Putting the brakes on knee pain
It's officially cycling season, and whether it's a health kick, soaring petrol prices or Tour De France fever making you ‘get on yer bike’, there’s no better time to set the wheels in motion and take to the roads for a spot of exercise.
Many of us are going to be enjoying a staycation this summer, spending quality time with our families and trying to use our cars a bit less. So, if you’re heading out on a family bike ride or taking to the roads more seriously, here are some top tips for enjoying a safe and comfortable ride.
The most important item of clothing when you’re heading out for a ride is a well-fitted helmet. It goes without saying that the same applies to children, even if they’re a ‘passenger’ in a seat on the back of your bike. A major, international study of more than 64,000 cyclists found that helmets can reduce the risk of a serious head injury by almost 70%.
Other essential items for keeping safe include brightly coloured clothing, such as a hi-viz or luminous jacket, so you can be easily seen. Always prepare for the weather conditions and the time of day you’re likely to be riding – take sunglasses even if it doesn’t appear sunny when you first head out. And slap on the sun cream before leaving the house, even in the autumn and winter months when the sun can be deceptively strong.
Running through a quick checklist before heading out on a ride is a good habit to get into. This could include making sure your rear safety light and reflectors are all intact and working efficiently (a rear safety light is a legal requirement!). Check your tyres and brakes and look for any other loose parts or problems before setting off. Why not invest in a pump and a small toolkit so that you are well prepared if you encounter any problems on your ride?
Keep on top of any aches and pains:
Did you know that knee pain is one of the most common complaints that can affect cyclists? A study carried out amongst 109 cyclists, found that 94% had experienced some form of overuse injury and 23% of those were in the knee1.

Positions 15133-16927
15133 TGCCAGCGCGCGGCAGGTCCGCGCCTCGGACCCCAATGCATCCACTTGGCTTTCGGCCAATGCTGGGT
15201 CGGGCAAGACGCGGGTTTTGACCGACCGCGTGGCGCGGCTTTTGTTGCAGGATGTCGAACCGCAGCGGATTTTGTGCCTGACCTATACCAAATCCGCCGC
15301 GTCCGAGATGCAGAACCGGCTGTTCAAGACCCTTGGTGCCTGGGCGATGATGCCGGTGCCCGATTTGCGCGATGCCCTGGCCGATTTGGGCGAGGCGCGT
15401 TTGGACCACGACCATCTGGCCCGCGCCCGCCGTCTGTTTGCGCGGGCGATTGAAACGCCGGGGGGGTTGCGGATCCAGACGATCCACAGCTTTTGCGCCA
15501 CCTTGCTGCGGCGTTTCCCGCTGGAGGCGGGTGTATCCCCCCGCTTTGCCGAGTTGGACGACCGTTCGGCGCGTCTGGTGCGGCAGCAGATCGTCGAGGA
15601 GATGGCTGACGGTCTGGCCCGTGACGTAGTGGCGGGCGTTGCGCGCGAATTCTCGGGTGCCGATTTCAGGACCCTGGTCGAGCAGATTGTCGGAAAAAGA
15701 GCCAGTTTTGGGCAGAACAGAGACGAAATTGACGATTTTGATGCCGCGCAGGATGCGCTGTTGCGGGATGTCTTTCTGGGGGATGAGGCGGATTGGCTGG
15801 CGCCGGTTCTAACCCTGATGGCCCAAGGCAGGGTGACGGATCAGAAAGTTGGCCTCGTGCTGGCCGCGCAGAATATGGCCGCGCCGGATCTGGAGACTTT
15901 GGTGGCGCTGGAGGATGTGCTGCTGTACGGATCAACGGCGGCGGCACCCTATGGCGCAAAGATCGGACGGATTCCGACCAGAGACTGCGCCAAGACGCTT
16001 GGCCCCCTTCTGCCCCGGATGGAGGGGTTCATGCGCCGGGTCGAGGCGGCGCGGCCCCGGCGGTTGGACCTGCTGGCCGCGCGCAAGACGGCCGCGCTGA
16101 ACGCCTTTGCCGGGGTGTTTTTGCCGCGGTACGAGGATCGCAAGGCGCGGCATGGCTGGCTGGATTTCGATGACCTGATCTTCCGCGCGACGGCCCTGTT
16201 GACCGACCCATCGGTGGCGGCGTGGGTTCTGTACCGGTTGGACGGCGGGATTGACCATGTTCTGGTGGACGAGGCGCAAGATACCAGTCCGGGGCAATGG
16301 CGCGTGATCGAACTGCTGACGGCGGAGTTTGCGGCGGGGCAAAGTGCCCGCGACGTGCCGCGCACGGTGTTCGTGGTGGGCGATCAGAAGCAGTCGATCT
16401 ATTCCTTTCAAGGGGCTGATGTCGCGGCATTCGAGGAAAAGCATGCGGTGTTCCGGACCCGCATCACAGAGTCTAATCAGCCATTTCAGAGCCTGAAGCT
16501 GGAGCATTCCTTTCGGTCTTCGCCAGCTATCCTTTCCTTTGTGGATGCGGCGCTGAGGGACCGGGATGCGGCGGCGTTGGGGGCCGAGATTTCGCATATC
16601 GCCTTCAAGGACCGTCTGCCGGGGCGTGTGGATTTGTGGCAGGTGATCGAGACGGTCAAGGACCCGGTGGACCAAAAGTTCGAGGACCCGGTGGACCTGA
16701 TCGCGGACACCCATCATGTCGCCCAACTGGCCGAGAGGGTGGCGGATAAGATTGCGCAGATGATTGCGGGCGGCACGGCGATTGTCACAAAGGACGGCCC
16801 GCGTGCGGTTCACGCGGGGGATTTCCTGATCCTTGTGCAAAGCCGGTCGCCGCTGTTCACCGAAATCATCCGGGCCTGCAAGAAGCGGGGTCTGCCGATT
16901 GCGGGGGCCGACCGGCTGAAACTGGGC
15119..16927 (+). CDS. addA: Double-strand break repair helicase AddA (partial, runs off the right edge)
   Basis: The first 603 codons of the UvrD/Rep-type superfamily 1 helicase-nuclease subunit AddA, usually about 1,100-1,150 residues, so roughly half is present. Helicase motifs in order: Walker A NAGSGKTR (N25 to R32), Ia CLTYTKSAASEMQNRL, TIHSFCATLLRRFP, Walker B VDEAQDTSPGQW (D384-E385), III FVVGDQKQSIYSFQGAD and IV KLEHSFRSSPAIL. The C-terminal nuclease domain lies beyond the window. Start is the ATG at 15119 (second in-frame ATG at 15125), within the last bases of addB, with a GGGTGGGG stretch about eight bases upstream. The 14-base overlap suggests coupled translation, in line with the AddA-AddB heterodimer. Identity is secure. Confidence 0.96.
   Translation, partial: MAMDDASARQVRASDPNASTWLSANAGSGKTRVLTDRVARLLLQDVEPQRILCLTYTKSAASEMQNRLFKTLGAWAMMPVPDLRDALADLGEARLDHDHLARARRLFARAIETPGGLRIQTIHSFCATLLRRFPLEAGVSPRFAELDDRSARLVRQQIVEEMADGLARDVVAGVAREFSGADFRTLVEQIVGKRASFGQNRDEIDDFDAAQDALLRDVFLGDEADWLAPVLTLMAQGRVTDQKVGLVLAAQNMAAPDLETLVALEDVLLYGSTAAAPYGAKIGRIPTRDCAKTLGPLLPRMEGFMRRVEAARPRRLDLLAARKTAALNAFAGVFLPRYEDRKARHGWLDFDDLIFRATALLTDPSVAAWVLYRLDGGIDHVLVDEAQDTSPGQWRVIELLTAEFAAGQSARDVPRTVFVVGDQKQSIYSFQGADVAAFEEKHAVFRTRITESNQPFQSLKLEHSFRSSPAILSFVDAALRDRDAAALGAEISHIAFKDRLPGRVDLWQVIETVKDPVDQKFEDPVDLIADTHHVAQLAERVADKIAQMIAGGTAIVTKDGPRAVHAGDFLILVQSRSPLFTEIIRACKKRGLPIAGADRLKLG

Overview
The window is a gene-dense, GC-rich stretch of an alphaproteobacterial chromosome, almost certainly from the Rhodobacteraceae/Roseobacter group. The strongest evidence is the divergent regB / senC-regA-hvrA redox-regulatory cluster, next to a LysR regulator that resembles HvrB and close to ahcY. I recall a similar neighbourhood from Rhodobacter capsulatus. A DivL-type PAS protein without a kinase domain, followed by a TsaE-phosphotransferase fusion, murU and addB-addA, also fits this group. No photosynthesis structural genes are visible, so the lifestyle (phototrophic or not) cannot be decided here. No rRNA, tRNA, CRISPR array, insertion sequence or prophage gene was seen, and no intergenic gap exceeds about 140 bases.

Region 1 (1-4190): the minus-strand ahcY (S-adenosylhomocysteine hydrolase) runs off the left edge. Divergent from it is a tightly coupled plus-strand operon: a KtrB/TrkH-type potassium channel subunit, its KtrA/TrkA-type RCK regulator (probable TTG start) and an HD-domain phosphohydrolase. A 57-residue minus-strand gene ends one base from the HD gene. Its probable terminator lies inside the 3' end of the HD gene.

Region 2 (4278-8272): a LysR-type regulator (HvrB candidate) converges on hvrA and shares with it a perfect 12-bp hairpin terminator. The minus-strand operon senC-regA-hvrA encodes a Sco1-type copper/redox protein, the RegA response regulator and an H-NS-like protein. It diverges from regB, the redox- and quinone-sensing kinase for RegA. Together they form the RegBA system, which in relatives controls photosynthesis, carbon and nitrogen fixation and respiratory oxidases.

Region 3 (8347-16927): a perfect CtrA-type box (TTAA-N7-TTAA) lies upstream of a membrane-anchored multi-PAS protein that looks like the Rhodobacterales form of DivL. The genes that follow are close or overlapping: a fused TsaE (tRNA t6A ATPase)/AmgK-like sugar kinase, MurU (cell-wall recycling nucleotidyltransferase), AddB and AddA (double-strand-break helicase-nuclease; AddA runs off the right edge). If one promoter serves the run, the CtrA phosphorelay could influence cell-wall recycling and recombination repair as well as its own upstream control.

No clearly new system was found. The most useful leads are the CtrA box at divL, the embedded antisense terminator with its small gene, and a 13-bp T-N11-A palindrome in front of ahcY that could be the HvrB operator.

With this condition being so prevalent amongst cyclists - and the fact that knee osteoarthritis (OA) affects 1 in 5 people over 45 in England2 - there has never been a better time for innovations in non-invasive and long-lasting treatments to help alleviate pain.
This is where Arthrosamid®, a non-biodegradable hydrogel that is injected into the knee, can provide patients with a treatment option for knee OA with minimal downtime 'out of the 'saddle' and effective pain relief. A keen cyclist and patient who has received the treatment commented;
“I’d experienced some pain and swelling to my knee during and after the same very long, steep rides when I’d done them the previous summer…this time around I had no problems at all.”
Consisting of 2.5% cross-linked polyacrylamide and 97.5% non-pyrogenic water, a single 6ml dose of Arthrosamid® is injected into the joint space to cushion the knee (becoming embedded in the synovial membrane), providing increased cushioning and relieving pain in one single treatment3. Patients can expect to see improved mobility and pain relief within days4.
It's also important to consider the factors that may have caused the pain in the first place, such as incorrect posture or overtraining.
Often, knee pain caused by a saddle being in the wrong position and turning can cause too much strain on the knee. If you're worried, why not book both you (with a physiotherapist, PT or sports masseuse) and your bike (at a reputable cycle shop) for an MOT? Prevention is often better than a cure.
A badly fitted bike can mean the difference between a smooth ride and running the risk of a nagging knee injury. This can include having the wrong size bike completely; the seat in an incorrect position or the handlebars too close or far away from you. This can, of course, be dangerous but can also lead to aches and pains if not resolved.
When purchasing your bike, you can ask for a personalised fitting to make sure you are comfortable before going out for a ride. This can also be done at a later stage at an independent bike fitter or specialised cycle shop if something feels ‘not right’. With children and teenagers, looking at the fit of the bike would need to be done more regularly as they continue to grow – don’t set them up for potential joint issues in the future.
Arthrosamid® injections are now being introduced to patients through a network of leading orthopaedic clinicians across the UK, as well as new centres signing up to deliver the treatment in Ireland, the Netherlands, Poland, and France, with more to follow.
1. National Library of Medicine. Available at https://pubmed.ncbi.nlm.nih.go...
2. Public Health England. Available at: https://www.versusarthritis.org/about-arthritis/conditions/arthritis/
3. Christensen, L., Camitz, L., Illigen, K.E., Hansen, M., Sarvaa, R., Conaghan, P.G., 2016. Synovial incorporation of polyacrylamide hydrogel after injection into normal and osteoarthritic animal joints. Osteoarthritis and cartilage / OARS, Osteoarthritis Research Society 24, 1999-2002.
4. OARSI CONNECT 2021 POSTER 336 POLYACRYLAMIDE HYDROGEL INJECTION FOR KNEE OSTEOARTHRITIS: RESULTS OF A 52 WEEK PROSPECTIVE STUDY Henning Bliddal, Anders Overgaard, Andreas Hartkopp, Jannie Beier, Philip G Conaghan, Marius Henriksen.